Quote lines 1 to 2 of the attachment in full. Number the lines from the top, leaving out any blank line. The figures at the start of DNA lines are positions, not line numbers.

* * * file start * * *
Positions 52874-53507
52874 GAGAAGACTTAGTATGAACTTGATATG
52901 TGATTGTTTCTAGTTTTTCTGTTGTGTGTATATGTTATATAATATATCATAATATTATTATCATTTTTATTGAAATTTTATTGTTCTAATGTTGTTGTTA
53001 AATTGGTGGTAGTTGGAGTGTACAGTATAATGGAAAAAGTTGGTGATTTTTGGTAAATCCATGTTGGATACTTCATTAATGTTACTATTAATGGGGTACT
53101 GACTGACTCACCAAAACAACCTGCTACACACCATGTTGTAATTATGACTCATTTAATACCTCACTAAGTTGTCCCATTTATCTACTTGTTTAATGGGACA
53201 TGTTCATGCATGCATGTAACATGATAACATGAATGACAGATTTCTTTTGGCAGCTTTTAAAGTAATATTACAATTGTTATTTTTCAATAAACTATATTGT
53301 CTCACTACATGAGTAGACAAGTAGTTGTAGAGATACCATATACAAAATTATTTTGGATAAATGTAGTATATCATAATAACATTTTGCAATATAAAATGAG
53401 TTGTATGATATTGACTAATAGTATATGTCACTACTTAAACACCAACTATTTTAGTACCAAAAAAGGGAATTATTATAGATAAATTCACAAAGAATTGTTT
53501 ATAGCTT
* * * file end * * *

Positions 52874-53507
52874 GAGAAGACTTAGTATGAACTTGATATG